Wednesday, July 4, 2012

Syria: Free Bassel

Free Bassel banner by Naeema Zarif (more CC sets here)

As the crisis in Syria enters its 16th month, and the international community continues to turn a blind eye to the daily atrocities and human rights violations, the number of activists rounded up by government forces is swelling by the day.
The latest online campaign is to #FreeBassel – i.e. Bassel Khartabil, who was detained last March.
A #FREEBASSEL site allows visitors to sign a support letter calling for Bassel’s safe and immediate release.
According to the site:
#FREEBASSEL is a campaign to bring about the safe and immediate release of Bassel Khartabil from wrongful detainment in Syria since March 2012. He is a well-known contributor to global software and culture communities like Creative Commons, Mozilla Firefox, Wikipedia, Open Clip Art Library, Fabricatorz, and Sharism. He is missed by these communities, his family, friends and loved ones. We will not stop campaigning for him until we see him as a free global citizen once again.
On March 15, 2012, Bassel Khartabil was detained in a wave of arrests in the Mazzeh district of Damascus. Since then, his family has received no official explanation for his detention or information regarding his whereabouts. However, his family has recently learned from previous detainees at the security branch of Kfar Sousa, Damascus, that Bassel is being held at this location.
Bassel Khartabil, a Palestinian-born Syrian, 31, is a respected computer engineer specializing in open source software development, the type of contributions the Internet is built upon. He launched his career ten years ago in Syria, working as a technical director for a number of local companies on cultural projects like restoring Palmyra and Forward Syria Magazine.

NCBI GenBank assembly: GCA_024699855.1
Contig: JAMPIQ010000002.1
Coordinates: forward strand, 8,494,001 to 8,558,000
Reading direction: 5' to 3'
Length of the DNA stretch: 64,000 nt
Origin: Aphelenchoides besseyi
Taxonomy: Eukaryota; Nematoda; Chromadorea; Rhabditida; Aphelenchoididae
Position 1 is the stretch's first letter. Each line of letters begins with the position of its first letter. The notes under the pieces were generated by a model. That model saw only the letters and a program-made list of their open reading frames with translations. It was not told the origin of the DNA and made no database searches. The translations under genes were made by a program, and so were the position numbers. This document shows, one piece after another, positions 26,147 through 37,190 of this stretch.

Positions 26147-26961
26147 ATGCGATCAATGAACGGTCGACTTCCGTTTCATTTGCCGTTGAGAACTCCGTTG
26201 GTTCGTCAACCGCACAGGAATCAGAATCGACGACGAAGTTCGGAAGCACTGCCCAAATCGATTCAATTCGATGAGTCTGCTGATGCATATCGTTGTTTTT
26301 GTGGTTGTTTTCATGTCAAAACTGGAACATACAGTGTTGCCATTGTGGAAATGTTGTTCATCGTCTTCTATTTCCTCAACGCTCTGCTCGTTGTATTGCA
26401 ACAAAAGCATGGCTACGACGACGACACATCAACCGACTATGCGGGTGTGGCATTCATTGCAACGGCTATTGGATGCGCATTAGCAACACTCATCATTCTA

Since then, Bassel has become known worldwide for his strong commitment to the open web, teaching others about technology, and contributing his experience freely to help the world. Bassel is the project leader for an open source web software called Aiki Framework.
Since his arrest, Bassel’s valuable volunteer work, both in Syria and around the world, has been stopped. His absence has been painful for the communities that depend on him. In addition, his family, and his fiancée, whom he was due to marry this past April, have had their lives put on hold.
Bassel Khartabil has been unjustly detained for nearly four months without trial or any legal charges being brought against him.
We, the signees of the #FREEBASSEL campaign, demand immediate information regarding his detention, health, and psychological state.
We urge the Syrian Government to release the community member, husband-to-be, son to a mother and father, and celebrated International software engineer Bassel Khartabil, immediately.
Joi Ito, who is also chairman of Creative Commons, has joined the campaign. He wrote on June 29:
“Creative Commons supports efforts to obtain the release of Bassel Safadi, a valuable contributor to and leader in the technology community. Bassel’s expertise and focus across all aspects of his work has been in support of the development of publicly available, free, open source computer software code and technology. He pursues this not only through his valuable volunteer efforts in support of Creative Commons, but in all of his work in the technology field. Through his efforts, the quality and availability of freely available and open technology is improved and technology is advanced.”
Although the Syrian regime has so far ignored all international appeals regarding political prisoners, it is only right, as a Creative Commoner, a supporter of open source and human rights, to back the call for helping #FREEBASSEL by signing the support letter at

Related posts:
How Effective Are Free Speech Campaigns? by Jillian C. York, July 19, 2012

Free Bassel by Jillian C. York – June 30, 2012
The forgotten bloggers by Jillian C York – June 23, 2012
Jailed Syrian teen defines terrorFebruary 17, 2011
Another Syrian blogger heldFebruary 22, 2011